Magic ‘West Side’ slays the genre for SA
JUST as rigamortis sets in on the life and time of local theatre, the magnitude and magnificence of this mesmerising production of West Side Story jolts one into a renewed conviction of our abundance to redeem a theatre that is pulsating, energised and very much alive.
We have a pulse! It is alive! The Fugard Theatre’s production of West Side Story is a celebration of local talent, skill and expertise on par with the best that the world has to offer. From its visionary inception, its immaculate theatrical machinery, to its cast of passionate and consummate performers, the production is a tour de force of local proficiency and prodigy.
Director Matthew Wild intentionally steered away from localisation and modernisation.
Not only does the production’s “universal slant” accommodate the authenticity of the original Broadway production, it also lends itself to accessibility for diverse audiences. Set designer Conor Murphy ingeniously captures this universal space within an urban concrete jungle that may just as well be in the heart of Joburg.
To add to its local relevance, Wild comments, “The violent subject matter seems unnervingly close to home.” Pertinent to our social climate, executive director of The Fugard Theatre, Daniel Galloway, poignantly adds, “In times of madness, this magic of the theatre allows us to escape and to reflect.”
Wild is one of those rare visionaries who appears to concretely manifest his flights of imagination on the theatre stage. His work is immaculately clinical in execution, yet wildly passionate at heart, making for an exhilarating theatre experience.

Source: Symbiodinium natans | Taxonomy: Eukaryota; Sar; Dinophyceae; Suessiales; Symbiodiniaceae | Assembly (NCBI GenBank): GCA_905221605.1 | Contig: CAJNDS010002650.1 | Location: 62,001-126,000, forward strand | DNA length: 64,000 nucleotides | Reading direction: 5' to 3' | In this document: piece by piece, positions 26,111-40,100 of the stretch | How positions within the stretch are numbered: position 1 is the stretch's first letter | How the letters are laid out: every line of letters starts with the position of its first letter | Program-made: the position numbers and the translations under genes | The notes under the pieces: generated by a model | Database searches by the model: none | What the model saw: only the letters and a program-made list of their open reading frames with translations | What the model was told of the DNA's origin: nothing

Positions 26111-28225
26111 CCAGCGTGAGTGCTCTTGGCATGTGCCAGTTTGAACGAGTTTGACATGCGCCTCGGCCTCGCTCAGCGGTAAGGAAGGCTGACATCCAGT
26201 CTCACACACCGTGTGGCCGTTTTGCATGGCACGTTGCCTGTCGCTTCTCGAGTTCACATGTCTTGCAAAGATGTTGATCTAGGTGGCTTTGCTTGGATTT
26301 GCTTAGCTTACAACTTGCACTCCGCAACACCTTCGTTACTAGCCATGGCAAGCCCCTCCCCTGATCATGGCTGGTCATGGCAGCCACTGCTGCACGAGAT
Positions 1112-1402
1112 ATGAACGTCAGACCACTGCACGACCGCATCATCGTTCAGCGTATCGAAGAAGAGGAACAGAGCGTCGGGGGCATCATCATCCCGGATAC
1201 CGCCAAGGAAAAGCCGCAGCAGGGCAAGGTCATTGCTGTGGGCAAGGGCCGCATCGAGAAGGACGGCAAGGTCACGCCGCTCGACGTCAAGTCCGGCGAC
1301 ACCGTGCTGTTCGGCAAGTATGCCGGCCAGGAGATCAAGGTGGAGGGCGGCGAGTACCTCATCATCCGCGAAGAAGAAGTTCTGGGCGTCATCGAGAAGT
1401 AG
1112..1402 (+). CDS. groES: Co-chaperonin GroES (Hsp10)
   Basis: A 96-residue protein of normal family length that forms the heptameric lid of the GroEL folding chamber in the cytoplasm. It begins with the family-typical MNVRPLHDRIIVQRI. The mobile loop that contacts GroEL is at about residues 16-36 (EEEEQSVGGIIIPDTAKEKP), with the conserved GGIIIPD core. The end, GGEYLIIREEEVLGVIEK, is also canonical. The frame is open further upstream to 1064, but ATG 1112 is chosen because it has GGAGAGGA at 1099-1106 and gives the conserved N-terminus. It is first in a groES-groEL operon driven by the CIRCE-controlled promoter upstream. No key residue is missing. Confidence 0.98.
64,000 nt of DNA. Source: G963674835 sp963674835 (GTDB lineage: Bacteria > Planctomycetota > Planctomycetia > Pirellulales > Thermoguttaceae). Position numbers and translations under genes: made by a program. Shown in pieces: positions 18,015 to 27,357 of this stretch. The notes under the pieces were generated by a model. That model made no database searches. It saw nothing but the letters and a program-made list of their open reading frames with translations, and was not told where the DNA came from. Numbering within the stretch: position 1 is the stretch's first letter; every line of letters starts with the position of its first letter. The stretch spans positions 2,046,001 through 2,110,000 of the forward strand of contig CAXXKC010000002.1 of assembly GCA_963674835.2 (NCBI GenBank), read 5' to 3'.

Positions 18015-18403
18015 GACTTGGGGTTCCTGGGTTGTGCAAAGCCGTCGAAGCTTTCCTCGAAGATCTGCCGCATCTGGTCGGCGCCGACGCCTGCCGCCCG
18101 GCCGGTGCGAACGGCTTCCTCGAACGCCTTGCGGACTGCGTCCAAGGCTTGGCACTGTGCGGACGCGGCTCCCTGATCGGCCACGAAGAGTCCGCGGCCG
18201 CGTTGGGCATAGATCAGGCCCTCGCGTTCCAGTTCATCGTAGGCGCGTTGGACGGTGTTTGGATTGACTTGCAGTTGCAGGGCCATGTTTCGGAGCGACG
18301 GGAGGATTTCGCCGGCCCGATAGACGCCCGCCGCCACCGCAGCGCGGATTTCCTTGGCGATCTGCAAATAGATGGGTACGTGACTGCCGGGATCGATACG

Choreographer Louisa Talbot is simply riveting. She doesn’t miss a single accent, climax, pause or syncopation and permeates every nuance with sculpted movement that captures the essence of every expression in the music. Her vivacious jazz choreography escalates the wave of the production’s already feverishly fast pace.
Musical director and conductor CharlJohan Lingenfelder is astounding, handling Leonard Bernstein’s score and quirky vocal musicality with masterful finesse.
Lynelle Kenned (as Maria) gives a magical portrayal with tremendous vocal prowess and a gripping and refreshing stage personality. Christopher Jaftha’s portrayal as Bernardo is stylishly constructed with intricate and detailed characterisation in a slick and powerful performance.
His physicality is remarkable and his Puerto Rican accent is flawless.
Jonathan Roxmouth’s songs are tapestries of interwoven vocal colours, tones and textures, which he subtly uses to bring across the spirit of the music. He evokes compassion with his soulful voice and sensitive delivery. An astounding performance.
As for the rest of the cast, it is barely possible to distinguish performances as every performer, without fail, impresses with sumptuous work. This is a fantastic theatre experience!